But our sovereignty…our peculiar institutions: no racial registration, for starters…
Isn’t it a little arrogant to think we can not learn? It works for Los Angeles, blacks take care of blacks, whites of whites, browns, browns and so on. We are not the same: through separation, power and justice.
But I thought our scouts…
When our scouts encountered an extraordinary run of bad luck, we took the liberty of reporting in for them.
(indicates the man in the shadows)
Brother, the maps. The monasteries have the best maps.The Bald monk steps out of the shadows, spreading out a map of the San Francisco area.
I thought the monasteries were neutral.
Sansome, you’re getting on my nerves.
You have a gift for understatement, Mr. Tryon. Sansome, this is Tryon. Yesterday, he was Dr Tryon; right now he is brother Tryon; tomorrow he will be Lieutenant Tryon. And beyond that? Who knows, but that is not your problem. This is.
With a flourish, Blott seals the envelope.
Sansome, I have a letter for you to give to Ms. Hawkes. Hand it directly to her, only to her.
Sansome looks around at the other officers, nods, and slowly backs out the door. After it closes, the others look at Blott questioningly. He smiles broadly.
How much Silicane is that?
I said, Blue Ticket, I am afraid there is no Silicane at all.A murmur of approval from the others. Blott draws his finger along the coastal highway on the map.
(laughs at himself)
their, our, whatever, troops are massed along the highway. 15,000 men about 5 miles south of the southern most San Francisco checkpoint.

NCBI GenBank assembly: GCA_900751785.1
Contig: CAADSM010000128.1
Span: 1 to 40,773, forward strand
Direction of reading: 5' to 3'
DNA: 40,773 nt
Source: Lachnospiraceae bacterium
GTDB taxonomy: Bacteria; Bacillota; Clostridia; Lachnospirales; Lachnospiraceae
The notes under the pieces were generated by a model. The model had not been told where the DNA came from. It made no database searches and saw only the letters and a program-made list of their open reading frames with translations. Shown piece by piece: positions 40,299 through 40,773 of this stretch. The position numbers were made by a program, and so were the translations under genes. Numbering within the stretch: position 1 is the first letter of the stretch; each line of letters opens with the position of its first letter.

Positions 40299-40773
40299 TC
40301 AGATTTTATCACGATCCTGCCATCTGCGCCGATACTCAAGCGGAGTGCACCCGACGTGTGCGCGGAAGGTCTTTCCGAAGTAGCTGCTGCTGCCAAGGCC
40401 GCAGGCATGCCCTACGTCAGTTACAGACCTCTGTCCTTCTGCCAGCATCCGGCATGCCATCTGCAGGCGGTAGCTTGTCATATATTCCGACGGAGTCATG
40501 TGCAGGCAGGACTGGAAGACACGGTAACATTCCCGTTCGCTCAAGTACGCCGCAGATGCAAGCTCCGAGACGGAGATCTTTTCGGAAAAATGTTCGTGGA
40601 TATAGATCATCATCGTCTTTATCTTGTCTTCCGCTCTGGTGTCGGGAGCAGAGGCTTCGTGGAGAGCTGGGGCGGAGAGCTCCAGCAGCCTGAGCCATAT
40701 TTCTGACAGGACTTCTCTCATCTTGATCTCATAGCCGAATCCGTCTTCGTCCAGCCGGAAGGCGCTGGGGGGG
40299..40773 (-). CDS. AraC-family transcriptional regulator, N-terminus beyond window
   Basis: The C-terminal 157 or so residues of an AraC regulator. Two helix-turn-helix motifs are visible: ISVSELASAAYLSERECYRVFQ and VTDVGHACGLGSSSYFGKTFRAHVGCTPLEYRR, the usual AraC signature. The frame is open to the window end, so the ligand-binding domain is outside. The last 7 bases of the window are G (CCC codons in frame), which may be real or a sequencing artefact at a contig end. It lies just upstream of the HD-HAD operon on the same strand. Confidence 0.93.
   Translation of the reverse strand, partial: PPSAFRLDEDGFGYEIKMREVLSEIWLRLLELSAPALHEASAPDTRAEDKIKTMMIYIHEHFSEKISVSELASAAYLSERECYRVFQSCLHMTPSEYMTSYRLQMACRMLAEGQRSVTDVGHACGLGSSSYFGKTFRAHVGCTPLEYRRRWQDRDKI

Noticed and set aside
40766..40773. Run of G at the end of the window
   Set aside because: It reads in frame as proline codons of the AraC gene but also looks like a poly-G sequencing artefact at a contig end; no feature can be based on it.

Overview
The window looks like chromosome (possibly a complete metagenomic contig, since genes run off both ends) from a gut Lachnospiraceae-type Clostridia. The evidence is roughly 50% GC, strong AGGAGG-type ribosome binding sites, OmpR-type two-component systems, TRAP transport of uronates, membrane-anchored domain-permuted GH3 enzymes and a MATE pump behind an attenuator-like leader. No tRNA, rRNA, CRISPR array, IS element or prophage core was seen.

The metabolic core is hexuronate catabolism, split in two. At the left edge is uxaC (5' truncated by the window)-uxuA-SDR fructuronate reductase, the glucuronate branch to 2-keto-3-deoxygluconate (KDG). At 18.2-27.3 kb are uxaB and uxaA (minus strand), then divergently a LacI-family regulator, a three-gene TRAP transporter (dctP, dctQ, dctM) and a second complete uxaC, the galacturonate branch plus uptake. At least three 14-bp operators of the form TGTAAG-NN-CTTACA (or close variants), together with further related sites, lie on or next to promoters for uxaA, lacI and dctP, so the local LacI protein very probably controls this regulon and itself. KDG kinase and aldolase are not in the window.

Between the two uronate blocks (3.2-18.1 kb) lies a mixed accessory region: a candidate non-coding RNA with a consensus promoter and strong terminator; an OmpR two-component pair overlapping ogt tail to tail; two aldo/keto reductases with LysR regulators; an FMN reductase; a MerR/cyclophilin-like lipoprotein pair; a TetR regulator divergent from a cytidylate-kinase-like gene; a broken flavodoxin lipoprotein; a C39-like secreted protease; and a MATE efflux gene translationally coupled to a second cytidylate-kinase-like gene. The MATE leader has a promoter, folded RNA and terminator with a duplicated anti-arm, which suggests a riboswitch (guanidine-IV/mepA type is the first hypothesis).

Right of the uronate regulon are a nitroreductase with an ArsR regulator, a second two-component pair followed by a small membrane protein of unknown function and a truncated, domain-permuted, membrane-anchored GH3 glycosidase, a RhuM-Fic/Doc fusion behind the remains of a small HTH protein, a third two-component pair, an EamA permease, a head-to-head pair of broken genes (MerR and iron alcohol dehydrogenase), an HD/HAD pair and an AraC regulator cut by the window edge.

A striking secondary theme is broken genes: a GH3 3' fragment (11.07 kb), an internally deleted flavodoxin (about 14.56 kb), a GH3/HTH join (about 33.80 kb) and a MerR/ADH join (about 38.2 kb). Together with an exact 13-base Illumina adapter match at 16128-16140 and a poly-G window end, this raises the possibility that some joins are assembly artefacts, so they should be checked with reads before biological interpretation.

(he nods to the woman officer)
The troops have come through the valley and have all the silicane they will require.
Fifty miles from the civic center…how can they do it?
That’s why we’re all here. Baldy, gather all your best troops at precisely 6:00. Gallagher, how do you feel about the Air Force?
THE OUTER OFFICE OF THE PARKING BUREAU
Sansome is walking through the main office. It’s the pinnacle of the bureaucratic dream—bad carpet, constant glare, and a pervading sense you’ll pass out.Sansome staggers, almost, under the weight of what he has learned. He comes to his desk, starts to dial but then looks up and suddenly sees the Secretary—and everyone else it seems—staring at him, waiting to listen.
I’ve got to deliver something for General Blott, personally.
No one stops him, no one says anything. Sansome heads out.EXT. PARKING AUTHORITY PARKING LOTCU: a bright BLUE ticket under a windshield wiper. Pull back to reveal it’s on the windshield of a meter maid tricycle at the far end of the lot, by the fence. Tilt up to see Sansome running to the vehicle, clutching the envelope from Blott.
He jumps in and starts the motor, then he notices the ticket.
With emphatic annoyance, he gets out and grabs the ticket. Standing there, he examines it for a second.
Then something terrible dawns on him. He looks around.
SANSOME POV: panning the empty lot.
Seeing nothing…and then, freezing in terror.
SANSOME POV: Too close. Another Meter Vehicle screeches to a stop.
Two meter maids with ski masks on their faces stand up in the back and whip out submachine guns. They open fire wordlessly, bullets ripping into Sansome.
Mortally wounded, he hits the pavement hard. He fumbles with the envelope, soaking it with blood as he opens it, spreading the letter out to read.
THE STREET—EL CAMINO DEL MAR
The hit squad peels rubber in their enforcement vehicle, disappearing over a rise in the road.
BACK IN THE LOT
Whip to find Sansome, bleeding.
SANSOME POV: a sheet of paper. Blank, save for his bloody thumbprints.
Sansome’ body relaxing—hes mortally wounded.
. . .to learn what happens next, enjoy the book Wartime California at your local library, or order it online.
Spelling Bee Information
Phase: Preliminary Phase
Years: 2006, 2007, 2008, 2009, 2010, 2011, 2012